Intel CEO calls for federal help to solve production shortage

Intel CEO Brian Krzanich tells Melissa Francis of FBN that the National Institute of Standards and Technology (NIST) needs to step up its game to solve America’s growing shortage of computer chips.

Krzanich’s comments come after a news report by CNBC this week claimed that manufacturers are having trouble keeping up with the demand for PC chips. The problem is affecting everyone from retailers to brick-and-mortar retailers to those putting together coffee makers, scanners and other devices that use microprocessors.

Intel made headlines earlier this year when it became the first company in 50 years to sell a billion microprocessors. The company is currently producing 95% of the microprocessors used in computers worldwide, and it’s the most used microprocessor in the entire world.

“We’ve got this huge time-to-market advantage, this great intellectual property advantage, which is why we are playing so well in the market,” Krzanich said on the program. “But then we’ve got this shortage right now. So someone is going to have to be a catch up for it and I think we’ve got to have NIST lead it.”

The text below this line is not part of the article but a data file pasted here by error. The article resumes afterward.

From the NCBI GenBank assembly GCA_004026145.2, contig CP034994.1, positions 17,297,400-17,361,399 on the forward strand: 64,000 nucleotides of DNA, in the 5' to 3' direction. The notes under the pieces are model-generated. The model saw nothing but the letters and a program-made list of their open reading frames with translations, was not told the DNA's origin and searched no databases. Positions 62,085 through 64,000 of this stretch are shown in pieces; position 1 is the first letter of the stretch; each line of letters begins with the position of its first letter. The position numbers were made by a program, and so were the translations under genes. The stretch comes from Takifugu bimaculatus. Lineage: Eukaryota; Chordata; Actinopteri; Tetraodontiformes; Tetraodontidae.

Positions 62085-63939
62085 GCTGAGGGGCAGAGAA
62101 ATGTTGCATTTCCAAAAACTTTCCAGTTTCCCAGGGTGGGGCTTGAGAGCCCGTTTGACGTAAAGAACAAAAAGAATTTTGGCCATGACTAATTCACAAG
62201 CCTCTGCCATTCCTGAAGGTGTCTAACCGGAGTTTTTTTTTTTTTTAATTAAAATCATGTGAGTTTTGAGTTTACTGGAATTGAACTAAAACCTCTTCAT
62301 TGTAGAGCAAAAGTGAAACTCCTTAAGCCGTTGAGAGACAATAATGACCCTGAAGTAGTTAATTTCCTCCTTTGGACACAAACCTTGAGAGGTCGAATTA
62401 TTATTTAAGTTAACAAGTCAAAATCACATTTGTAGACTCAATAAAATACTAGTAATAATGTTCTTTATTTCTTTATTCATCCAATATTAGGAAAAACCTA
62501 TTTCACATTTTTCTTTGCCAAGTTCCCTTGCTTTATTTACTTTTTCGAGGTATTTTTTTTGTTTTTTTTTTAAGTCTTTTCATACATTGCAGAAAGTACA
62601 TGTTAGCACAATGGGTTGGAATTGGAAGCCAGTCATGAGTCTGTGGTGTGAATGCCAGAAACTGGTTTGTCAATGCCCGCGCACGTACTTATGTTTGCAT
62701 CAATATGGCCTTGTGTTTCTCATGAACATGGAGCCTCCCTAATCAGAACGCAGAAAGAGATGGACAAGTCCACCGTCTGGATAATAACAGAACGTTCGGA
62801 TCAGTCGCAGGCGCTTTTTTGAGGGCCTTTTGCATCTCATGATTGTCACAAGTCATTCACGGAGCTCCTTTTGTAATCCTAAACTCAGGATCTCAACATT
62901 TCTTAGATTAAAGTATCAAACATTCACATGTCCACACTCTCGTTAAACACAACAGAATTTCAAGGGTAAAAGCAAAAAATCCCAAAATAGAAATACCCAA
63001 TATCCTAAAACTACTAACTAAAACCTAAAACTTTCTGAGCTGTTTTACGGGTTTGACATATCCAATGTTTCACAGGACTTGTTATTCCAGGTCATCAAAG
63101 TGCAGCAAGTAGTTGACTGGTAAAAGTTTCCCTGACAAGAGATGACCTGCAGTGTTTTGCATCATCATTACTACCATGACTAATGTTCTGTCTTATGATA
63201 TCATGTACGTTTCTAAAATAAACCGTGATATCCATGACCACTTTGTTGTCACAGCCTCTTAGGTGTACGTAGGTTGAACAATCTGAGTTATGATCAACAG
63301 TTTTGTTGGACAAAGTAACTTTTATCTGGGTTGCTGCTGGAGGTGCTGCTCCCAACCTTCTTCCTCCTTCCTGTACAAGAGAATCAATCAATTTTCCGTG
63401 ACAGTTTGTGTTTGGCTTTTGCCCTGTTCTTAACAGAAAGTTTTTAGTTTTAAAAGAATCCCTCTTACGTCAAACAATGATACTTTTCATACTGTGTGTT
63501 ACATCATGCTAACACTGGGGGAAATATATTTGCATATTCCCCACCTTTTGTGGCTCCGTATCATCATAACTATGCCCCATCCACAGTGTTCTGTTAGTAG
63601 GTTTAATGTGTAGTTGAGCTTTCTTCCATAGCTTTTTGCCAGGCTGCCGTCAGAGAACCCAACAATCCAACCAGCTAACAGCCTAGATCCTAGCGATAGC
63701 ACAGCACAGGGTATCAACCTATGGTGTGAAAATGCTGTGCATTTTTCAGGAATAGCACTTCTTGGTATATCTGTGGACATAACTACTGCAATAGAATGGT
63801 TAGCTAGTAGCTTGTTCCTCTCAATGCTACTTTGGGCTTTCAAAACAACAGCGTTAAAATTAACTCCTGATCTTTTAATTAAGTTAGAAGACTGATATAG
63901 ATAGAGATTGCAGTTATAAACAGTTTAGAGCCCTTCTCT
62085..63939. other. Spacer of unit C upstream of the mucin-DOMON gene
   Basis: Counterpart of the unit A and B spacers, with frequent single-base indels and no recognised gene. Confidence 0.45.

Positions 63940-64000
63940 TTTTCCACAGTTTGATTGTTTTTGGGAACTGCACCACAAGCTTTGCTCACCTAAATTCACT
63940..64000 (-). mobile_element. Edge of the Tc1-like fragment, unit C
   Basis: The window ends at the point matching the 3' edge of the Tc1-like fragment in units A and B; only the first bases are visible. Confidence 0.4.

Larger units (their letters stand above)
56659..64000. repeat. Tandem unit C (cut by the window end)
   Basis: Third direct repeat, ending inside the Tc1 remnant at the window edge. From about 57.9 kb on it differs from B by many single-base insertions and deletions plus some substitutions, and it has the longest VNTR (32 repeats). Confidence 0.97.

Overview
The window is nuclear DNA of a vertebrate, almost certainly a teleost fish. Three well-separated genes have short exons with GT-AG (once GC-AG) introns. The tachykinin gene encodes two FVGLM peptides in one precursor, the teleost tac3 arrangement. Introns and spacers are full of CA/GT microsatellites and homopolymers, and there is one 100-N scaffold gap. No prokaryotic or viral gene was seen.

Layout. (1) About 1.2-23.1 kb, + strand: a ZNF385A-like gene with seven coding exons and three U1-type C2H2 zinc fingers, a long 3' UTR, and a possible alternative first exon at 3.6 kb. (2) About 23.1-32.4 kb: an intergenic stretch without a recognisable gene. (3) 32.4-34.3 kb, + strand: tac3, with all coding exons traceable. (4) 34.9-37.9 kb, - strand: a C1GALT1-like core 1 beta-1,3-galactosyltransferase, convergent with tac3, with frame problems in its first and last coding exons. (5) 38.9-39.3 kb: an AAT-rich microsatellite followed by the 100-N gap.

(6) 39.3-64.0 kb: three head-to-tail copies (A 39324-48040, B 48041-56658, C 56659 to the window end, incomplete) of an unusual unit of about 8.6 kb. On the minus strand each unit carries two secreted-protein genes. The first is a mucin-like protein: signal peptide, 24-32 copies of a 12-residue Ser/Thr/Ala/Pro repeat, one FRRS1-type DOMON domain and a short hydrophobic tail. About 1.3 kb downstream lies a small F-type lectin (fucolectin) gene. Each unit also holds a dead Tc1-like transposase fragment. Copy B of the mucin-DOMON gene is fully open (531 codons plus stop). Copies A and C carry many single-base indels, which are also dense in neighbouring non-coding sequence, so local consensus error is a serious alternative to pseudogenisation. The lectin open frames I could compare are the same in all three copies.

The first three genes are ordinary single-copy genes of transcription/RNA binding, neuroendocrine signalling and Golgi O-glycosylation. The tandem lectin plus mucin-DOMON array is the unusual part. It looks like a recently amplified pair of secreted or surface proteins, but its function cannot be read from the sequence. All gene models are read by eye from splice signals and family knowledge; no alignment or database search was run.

A manufacturing shortage is bad news for every company involved in computer chips, including Intel. The massive backlog of chips is not just impacting U.S. manufacturers, however, Krzanich says, but worldwide supply chains. “It’s really setting us back,” he said.

How to solve the problem? Krzanich says he thinks what needs to happen is something NIST already is doing and can continue to do, which is a constant flow of engineers coming in from the National Academy of Engineering to fill some of the void left by the shortage. “I think what they need to do is not only have them come for the trip but stay for the whole four years,” he said.

“I’m just going to tell you how we did it at Intel,” Krzanich added. “The guys in this audience and this audience in general, our job was to make sure we consistently kept them engaged. I don’t want to have our engineers feel like it’s always 30 degrees outside at this company so they’re always going to go home and do a math problem.”

Krzanich’s comments come on the heels of a very busy week for Intel, with their CEO being named to the National Board of International Affairs at NIST as well as discussing moves to increase their presence in the Washington D.C. market.

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